Gaining Too Much, Too Little Weight in Pregnancy Tied to Adverse Outcomes for Mother, Baby — Physician’s First Watch
Gaining Too Much, Too Little Weight in Pregnancy Tied to Adverse Outcomes for Mother, Baby
By Amy Orciari Herman
Women who gain more or less weight than what's recommended during pregnancy face increased risk for adverse outcomes, a JAMA meta-analysis finds.
The Institute of Medicine recommends that underweight women gain 28–40 pounds during a singleton pregnancy; normal-weight women, 25–35 pounds; overweight women, 15–25 pounds; and obese women, 11–20 pounds.
For the meta-analysis, researchers examined data from 23 cohort studies comprising 1.3 million women with singleton pregnancies in the U.S., Asia, and Europe. Overall, 47% of women gained more weight than recommended; 23% gained less than recommended.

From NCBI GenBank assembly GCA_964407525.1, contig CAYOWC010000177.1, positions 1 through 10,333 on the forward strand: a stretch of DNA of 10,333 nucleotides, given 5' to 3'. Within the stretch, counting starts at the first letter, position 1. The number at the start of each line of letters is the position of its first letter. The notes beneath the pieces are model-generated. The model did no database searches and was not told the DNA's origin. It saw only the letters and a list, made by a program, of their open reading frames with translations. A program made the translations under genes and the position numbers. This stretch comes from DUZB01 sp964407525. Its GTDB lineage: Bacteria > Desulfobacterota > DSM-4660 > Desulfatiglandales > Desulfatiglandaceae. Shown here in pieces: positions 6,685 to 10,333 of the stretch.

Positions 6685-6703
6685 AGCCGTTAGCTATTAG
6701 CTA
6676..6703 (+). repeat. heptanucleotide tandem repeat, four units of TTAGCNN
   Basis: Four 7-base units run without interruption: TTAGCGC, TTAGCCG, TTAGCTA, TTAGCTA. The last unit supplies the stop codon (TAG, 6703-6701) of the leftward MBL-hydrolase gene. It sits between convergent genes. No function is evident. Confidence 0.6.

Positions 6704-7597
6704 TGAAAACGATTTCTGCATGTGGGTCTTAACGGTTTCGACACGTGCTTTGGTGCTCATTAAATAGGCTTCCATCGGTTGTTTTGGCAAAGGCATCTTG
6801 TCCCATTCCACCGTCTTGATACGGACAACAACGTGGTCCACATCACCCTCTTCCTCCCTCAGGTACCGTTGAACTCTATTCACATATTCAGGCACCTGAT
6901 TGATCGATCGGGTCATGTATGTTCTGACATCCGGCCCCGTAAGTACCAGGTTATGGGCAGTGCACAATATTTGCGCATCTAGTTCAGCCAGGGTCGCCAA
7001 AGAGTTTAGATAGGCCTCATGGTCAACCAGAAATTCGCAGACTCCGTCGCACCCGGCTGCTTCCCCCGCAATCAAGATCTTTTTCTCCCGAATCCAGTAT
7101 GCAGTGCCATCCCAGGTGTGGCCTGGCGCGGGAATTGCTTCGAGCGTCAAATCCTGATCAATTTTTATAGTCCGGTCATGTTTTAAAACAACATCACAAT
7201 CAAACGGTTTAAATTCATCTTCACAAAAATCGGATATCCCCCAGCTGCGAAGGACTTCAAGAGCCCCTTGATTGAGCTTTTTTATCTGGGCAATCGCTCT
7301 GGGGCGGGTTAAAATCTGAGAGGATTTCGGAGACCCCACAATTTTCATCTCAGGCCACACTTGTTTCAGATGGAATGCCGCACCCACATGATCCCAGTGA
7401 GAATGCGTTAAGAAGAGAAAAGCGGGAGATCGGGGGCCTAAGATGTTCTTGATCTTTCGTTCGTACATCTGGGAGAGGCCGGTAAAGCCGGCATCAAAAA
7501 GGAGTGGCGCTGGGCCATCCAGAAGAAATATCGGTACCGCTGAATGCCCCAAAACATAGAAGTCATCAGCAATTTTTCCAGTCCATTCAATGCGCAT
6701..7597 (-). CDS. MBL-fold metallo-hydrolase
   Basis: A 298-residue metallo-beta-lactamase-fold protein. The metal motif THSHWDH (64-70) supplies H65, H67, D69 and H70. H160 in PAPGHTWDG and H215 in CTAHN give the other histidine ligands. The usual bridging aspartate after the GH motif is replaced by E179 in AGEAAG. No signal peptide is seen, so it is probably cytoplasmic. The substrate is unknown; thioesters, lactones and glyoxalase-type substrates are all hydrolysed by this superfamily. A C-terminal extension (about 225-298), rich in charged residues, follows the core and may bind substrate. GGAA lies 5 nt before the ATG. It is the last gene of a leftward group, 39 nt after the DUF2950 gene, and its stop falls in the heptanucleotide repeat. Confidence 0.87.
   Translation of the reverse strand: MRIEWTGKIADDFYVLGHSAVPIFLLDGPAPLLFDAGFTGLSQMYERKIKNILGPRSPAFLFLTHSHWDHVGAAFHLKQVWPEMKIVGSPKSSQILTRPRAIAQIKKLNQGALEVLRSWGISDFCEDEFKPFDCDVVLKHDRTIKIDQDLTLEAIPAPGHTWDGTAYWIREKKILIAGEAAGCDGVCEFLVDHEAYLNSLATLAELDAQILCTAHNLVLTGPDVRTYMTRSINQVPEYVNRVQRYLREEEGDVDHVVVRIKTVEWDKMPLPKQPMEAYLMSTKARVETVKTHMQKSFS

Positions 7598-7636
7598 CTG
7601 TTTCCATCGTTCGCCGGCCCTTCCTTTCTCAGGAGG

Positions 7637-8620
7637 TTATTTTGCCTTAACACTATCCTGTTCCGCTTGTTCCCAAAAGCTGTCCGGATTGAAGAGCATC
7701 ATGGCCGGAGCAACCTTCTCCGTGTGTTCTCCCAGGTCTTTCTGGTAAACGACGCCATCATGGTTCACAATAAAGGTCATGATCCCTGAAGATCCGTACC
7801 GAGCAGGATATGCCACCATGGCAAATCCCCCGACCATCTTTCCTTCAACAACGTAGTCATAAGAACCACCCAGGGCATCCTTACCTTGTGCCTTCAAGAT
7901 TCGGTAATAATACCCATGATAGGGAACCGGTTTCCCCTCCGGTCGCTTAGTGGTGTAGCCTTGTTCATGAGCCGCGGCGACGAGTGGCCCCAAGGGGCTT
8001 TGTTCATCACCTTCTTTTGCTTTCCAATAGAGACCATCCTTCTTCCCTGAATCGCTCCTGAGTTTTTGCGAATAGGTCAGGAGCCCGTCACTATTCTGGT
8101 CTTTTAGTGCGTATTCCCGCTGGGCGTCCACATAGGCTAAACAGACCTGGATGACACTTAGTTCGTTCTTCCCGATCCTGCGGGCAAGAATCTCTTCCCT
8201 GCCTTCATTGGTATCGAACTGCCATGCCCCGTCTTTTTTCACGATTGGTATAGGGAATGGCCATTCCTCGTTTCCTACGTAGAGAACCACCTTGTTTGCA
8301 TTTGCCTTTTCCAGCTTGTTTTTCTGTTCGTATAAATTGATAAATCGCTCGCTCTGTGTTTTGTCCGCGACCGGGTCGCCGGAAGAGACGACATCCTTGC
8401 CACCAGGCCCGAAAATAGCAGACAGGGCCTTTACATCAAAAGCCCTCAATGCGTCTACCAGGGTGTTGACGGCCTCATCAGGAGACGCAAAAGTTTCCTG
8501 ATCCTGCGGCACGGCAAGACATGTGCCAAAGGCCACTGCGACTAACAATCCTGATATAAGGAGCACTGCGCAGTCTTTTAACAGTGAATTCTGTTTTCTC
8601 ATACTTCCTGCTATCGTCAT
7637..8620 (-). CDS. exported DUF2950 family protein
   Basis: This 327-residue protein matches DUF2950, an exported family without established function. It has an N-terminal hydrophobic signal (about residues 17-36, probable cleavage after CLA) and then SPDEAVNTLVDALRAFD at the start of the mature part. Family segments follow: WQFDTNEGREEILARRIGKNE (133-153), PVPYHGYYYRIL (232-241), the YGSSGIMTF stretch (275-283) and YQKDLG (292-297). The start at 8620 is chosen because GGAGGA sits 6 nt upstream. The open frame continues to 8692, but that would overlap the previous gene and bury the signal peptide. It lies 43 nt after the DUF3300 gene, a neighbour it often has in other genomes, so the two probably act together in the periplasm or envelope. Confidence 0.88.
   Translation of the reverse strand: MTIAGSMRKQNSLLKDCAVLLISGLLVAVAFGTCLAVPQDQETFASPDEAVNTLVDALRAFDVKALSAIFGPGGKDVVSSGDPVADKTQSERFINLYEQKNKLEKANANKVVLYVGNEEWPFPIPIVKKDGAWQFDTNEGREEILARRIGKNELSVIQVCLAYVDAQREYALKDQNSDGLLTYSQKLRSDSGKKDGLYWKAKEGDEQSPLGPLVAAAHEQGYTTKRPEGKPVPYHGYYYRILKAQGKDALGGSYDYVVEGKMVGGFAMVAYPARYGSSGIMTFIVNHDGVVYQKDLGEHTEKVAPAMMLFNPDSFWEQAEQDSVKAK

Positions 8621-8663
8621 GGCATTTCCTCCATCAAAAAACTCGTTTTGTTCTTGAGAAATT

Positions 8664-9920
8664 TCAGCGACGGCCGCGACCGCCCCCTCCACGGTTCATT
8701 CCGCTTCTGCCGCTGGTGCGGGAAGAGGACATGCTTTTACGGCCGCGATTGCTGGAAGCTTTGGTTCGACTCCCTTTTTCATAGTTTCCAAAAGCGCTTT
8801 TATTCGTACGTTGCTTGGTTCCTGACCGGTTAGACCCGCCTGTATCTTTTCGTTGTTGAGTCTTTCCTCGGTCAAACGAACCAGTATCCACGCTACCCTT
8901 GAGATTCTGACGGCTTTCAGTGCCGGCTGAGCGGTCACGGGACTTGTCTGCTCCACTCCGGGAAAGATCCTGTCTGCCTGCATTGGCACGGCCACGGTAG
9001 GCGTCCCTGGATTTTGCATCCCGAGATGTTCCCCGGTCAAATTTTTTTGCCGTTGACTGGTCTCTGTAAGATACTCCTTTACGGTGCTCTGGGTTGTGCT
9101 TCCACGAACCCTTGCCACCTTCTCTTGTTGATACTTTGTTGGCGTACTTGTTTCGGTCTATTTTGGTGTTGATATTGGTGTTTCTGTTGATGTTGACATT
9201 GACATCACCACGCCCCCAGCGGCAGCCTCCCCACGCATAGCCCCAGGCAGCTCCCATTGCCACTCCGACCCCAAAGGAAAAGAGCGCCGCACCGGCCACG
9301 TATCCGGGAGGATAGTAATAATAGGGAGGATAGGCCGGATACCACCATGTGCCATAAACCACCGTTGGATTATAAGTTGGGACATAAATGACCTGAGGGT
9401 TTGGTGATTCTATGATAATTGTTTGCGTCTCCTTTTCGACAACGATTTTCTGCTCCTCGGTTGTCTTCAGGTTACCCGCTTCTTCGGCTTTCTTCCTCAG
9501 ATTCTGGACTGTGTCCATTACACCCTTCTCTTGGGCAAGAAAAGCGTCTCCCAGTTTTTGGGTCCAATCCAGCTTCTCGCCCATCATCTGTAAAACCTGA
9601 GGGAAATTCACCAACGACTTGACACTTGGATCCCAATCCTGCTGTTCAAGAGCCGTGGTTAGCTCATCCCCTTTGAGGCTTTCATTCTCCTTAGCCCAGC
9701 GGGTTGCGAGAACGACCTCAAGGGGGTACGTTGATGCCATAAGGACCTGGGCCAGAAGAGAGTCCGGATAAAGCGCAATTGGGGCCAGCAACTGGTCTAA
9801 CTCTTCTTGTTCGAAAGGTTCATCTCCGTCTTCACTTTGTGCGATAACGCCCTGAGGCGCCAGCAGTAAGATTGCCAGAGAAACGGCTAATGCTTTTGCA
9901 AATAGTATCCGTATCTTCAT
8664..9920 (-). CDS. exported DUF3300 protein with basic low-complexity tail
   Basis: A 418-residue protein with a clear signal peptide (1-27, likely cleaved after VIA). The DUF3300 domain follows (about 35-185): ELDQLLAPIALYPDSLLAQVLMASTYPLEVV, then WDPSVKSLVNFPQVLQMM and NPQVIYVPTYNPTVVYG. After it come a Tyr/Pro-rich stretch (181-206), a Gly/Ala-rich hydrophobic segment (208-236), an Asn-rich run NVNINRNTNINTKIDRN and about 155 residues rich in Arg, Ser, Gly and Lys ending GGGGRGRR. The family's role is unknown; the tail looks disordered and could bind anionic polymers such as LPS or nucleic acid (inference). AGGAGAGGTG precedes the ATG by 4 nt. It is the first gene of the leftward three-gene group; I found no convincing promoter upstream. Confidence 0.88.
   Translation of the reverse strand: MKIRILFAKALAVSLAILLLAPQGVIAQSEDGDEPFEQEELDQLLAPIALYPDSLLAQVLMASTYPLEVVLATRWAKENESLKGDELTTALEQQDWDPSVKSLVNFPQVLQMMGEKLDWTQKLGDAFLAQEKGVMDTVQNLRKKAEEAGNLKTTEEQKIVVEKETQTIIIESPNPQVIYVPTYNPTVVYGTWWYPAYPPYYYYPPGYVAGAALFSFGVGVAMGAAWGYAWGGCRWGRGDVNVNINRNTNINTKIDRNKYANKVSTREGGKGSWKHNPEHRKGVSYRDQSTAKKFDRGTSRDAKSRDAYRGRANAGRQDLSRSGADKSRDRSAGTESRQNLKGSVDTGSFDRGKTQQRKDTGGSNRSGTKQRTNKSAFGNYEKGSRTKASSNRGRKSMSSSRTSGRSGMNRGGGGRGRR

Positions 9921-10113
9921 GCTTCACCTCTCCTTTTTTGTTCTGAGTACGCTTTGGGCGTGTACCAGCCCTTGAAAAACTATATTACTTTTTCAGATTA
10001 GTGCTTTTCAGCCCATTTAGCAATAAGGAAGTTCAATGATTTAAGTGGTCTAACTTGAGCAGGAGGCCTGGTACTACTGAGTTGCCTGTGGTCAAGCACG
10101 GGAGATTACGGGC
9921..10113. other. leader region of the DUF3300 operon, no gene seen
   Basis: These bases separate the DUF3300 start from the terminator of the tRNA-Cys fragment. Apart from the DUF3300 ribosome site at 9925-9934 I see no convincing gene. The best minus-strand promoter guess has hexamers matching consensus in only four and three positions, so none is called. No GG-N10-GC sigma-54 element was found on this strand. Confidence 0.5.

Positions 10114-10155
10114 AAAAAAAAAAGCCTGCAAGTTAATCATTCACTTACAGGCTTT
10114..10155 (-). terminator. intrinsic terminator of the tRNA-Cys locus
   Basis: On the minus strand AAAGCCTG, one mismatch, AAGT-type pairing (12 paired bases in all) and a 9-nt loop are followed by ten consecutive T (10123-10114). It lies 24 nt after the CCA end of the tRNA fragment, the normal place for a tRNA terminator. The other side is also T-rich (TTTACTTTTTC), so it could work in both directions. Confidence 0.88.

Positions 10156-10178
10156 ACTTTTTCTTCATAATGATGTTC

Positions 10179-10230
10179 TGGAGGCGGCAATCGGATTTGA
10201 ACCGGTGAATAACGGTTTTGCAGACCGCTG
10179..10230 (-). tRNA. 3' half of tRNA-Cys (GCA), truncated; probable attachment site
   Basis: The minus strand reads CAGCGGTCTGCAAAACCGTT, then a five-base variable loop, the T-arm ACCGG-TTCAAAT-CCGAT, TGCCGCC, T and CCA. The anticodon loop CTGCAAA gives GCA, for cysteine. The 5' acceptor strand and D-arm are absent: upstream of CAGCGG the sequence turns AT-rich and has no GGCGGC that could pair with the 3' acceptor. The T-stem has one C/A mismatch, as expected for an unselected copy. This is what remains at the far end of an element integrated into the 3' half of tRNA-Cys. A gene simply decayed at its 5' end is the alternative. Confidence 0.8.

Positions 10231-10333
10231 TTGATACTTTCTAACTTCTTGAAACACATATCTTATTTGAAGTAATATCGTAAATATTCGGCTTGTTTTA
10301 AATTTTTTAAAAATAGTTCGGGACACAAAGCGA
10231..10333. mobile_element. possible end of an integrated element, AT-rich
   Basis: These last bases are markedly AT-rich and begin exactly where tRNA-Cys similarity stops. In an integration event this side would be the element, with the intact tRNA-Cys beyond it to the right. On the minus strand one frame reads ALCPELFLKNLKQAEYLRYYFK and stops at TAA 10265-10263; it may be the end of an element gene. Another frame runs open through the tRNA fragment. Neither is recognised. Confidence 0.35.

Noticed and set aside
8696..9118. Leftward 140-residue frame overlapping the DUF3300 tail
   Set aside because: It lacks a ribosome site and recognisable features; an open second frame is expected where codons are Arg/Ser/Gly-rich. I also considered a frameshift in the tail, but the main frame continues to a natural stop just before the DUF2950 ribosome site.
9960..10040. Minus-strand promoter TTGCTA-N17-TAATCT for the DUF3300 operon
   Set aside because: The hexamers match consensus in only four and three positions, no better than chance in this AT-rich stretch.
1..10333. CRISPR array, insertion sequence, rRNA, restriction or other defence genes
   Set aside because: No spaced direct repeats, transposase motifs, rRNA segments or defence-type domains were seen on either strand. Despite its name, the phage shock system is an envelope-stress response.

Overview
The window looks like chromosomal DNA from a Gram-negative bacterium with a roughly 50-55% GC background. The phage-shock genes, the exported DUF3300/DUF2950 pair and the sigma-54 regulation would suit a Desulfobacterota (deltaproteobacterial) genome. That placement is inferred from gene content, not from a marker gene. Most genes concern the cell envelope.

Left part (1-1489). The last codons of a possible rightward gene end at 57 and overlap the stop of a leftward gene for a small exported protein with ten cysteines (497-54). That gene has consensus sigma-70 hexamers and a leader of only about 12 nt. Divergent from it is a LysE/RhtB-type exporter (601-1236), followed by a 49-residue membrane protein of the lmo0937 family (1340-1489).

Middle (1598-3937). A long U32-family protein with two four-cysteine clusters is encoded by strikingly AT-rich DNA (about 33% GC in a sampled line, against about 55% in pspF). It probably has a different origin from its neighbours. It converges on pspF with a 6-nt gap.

Compared with recommended weight gain, excess weight gain was associated with higher risks for having a large-for-gestational-age infant, macrosomia, or cesarean delivery (but somewhat lower risks for preterm birth or having a small-for-gestational-age infant). Lower-than-recommended weight gain, meanwhile, was tied to higher risks for preterm birth or having a small-for-gestational-age infant (but lower risks for having a large-for-gestational-age infant or macrosomia).